For a few years now, Dave and I have been fans of the Houlihan's restaurant chain.
Thursday, September 30, 2010
For a few years now, Dave and I have been fans of the Houlihan's restaurant chain.
Tuesday, September 28, 2010
Dieting is one of the most unhealthy things you can do for your body. It slows your metabolism and often deprives you of necessary nutrients and energy.
The bottom line is that it's more important to be healthy than to be thin. And being healthy is the result of EXERCISING, not dieting. Oddly, The Guardian article openly admits this fact. As Terry Wilkin, professor of endocrinology and metabolism at the Peninsula Medical School in Plymouth, explains in The Guardian article, "That's not to say that exercise is not making [us] healthy in other ways . . . just that it's having no palpable effect on their overall size and shape."
So Wilkin wants us to focus on our overall size and shape” rather than our health? What???
This guy ought to have his medical license stripped. After all the first part of the Hippocratic oath states, “First, do no harm.” And by focusing on “size and shape” rather than health, he’s doing us a world of harm.
Those of us who have brains know that health is obviously much more important than size or shape, but unfortunately this article is taking advantage of the fact that most people are obsessed with looking good in a bathing suit—whether that's possible or not.
It's also not true that long-term interval exercise won't help you lose weight, and if you read closely, you will notice how this article distorts evidence to match their ridiculous headline. Experts at The Mayo Clinic explain that "an exercise regimen… is unlikely to result in short-term weight loss beyond what is achieved with dietary change."
Did you notice what I noticed?
They said, SHORT-TERM WEIGHT LOSS. In fact, this article says nothing about long-term weight loss. And anyone who knows anything about nutrition or health knows that "short-term" weight loss is not desirable.
It’s also interesting that the people at the Mayo Clinic NEVER ONCE advocate giving up exercising, though this quote is used in support of that argument.
As has been proven time and again, over ninety percent of the people who go on diets gain the weight back, and that losing/gaining yo-yo is incredibly unhealthy. On the other hand, regular exercise is the best thing you can do for your body.
In addition, these studies focus on people who exercise once a day, but for years research has shown that we must exercise more than once a day to lose weight (not to be healthy—to be healthy you need only workout once a day—but to lose weight).
The Guardian wants to sell papers and increase readership for advertising purposes, and unfortunately, they are trying to do that by appealing to their readers' desire to be thin at any cost, ultimately, their vanity. The message they are sending is completely irresponsible and, honestly, disgusts me.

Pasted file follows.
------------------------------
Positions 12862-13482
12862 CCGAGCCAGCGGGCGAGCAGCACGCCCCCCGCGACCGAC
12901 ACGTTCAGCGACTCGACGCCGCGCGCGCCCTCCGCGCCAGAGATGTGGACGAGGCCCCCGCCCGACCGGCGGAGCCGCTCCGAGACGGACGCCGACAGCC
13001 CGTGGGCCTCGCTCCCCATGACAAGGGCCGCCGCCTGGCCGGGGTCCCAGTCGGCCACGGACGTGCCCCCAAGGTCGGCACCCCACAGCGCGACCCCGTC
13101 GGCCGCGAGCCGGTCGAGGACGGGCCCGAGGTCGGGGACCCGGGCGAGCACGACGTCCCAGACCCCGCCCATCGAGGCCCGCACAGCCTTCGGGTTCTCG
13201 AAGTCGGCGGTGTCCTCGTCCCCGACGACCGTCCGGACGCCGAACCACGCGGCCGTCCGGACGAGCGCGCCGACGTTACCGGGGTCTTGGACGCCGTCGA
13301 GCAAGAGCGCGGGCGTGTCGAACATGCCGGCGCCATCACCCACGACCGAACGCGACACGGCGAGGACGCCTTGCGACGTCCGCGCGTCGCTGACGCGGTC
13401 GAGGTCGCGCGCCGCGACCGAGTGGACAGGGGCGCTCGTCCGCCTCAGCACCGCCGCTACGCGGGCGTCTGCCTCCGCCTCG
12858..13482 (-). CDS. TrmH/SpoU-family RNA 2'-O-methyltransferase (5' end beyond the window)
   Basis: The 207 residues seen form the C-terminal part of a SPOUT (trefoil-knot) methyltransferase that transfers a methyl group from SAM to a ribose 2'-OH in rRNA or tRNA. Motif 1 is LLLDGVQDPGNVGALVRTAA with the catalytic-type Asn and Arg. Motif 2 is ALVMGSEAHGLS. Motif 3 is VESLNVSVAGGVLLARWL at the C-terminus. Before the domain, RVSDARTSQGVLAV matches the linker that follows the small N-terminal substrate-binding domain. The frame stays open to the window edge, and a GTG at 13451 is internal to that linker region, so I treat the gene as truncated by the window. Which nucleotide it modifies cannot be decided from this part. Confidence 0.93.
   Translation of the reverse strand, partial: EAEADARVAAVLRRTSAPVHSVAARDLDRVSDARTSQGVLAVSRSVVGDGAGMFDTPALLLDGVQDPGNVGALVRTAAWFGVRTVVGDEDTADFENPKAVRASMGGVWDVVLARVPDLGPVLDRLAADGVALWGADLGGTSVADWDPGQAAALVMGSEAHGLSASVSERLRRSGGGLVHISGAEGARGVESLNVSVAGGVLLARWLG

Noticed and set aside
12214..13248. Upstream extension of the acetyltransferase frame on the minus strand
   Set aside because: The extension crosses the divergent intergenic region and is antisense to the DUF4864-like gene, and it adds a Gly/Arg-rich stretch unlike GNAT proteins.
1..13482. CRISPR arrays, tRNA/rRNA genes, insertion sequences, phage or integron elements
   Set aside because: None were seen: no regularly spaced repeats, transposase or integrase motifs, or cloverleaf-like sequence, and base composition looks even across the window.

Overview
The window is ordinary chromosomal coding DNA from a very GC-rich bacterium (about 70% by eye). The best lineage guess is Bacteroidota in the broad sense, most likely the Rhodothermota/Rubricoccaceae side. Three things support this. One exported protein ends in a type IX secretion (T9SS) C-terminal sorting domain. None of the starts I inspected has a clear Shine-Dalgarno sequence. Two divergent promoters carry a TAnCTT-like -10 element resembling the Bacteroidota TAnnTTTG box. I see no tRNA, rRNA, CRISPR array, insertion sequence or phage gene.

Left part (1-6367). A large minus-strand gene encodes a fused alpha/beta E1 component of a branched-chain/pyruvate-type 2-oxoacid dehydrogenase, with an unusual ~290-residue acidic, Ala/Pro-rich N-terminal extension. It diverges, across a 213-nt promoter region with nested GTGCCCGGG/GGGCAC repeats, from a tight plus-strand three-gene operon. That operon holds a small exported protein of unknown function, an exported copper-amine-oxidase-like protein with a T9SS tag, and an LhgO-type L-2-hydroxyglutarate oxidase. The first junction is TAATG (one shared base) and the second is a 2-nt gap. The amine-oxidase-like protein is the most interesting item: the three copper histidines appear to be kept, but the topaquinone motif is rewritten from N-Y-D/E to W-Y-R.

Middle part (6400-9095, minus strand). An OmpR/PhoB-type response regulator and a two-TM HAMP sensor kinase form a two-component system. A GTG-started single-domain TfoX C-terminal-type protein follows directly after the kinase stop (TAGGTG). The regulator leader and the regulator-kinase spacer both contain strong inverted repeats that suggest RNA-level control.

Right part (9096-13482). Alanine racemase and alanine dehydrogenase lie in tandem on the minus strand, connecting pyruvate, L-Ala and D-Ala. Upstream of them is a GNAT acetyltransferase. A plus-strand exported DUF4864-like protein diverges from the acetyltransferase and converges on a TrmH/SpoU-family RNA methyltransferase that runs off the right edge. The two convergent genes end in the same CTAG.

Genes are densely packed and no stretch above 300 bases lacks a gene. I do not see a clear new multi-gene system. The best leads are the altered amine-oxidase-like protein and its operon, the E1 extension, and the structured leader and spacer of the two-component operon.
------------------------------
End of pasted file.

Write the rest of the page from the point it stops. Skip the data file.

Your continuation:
Obesity is a real problem in our society, and it keeps getting worse. Even the article admits that "Each successive postwar generation [has enjoyed] an increasingly sedentary lifestyle, and those lifestyles have been accompanied by an apparently inexorable increase in obesity. Three in five UK adults are now officially overweight. And type II diabetes, which used to be a disease that affected you at the end of your life, is now the fastest-rising chronic disorder in paediatric clinics."
If we’ve become more sedentary and we're also become more overweight, it's simply illogical to think the two are not related in some way. Of course, they are.
The authors of this article may believe these limited studies prove otherwise, but as I've already said, these studies FOCUS ONLY on the short-term and don't look at interval exercise or, more importantly, consider the HEALTH BENEFITS of exercise. No, they are only concerned with weight loss, which does not necessarily correlate with health.
Yes, we must do something about obesity, and as the numbers prove, dieting does not work in the long run, which is why the message of this article is grossly irresponsible.
Oddly, if you read to the end of the article, you'll see that most researchers think the claim that we don't need to exercise is complete bunk. Interesting that they buried those researchers at the end the article, isn't it? It's because The Guardian‘s real goal is to GET READERS. They clearly have no interest in helping people be healthier.
This is obvious when you look at all of the much more helpful info that was buried in the few paragraphs before the wildly irresponsible conclusion of this article:
• Dr Ken Fox, professor of exercise and health science at Bristol University and advisor to the [British] government's obesity strategy, claims, "It's far too early to start discounting things as important as physical activity. Those who are saying it has no impact are neglecting a huge amount of the literature."
• Professor Paul Gately of the Carnegie Weight Management institution in Leeds explains, for "people who have lost weight and kept weight off, physical activity is almost always involved. And those people who just do diet are more likely to fail, as are those who just do exercise." Notice that he mentions keeping weight off . . . IN THE LONG RUN, which is exactly what this article fails to address.
• "'What we want to avoid is people thinking they can control their weight simply by dieting,' adds Dr Susan Jebb, head of nutrition and health research at the Medical Research Council, who points out that this is the very scenario that encourages anorexia in teenage girls. 'Just restricting your diet is not going to be the healthiest way to live.' . . . scientific studies show that exercise is an important factor in maintaining weight loss and, Jebb adds, some studies suggest it can help in preventing weight gain."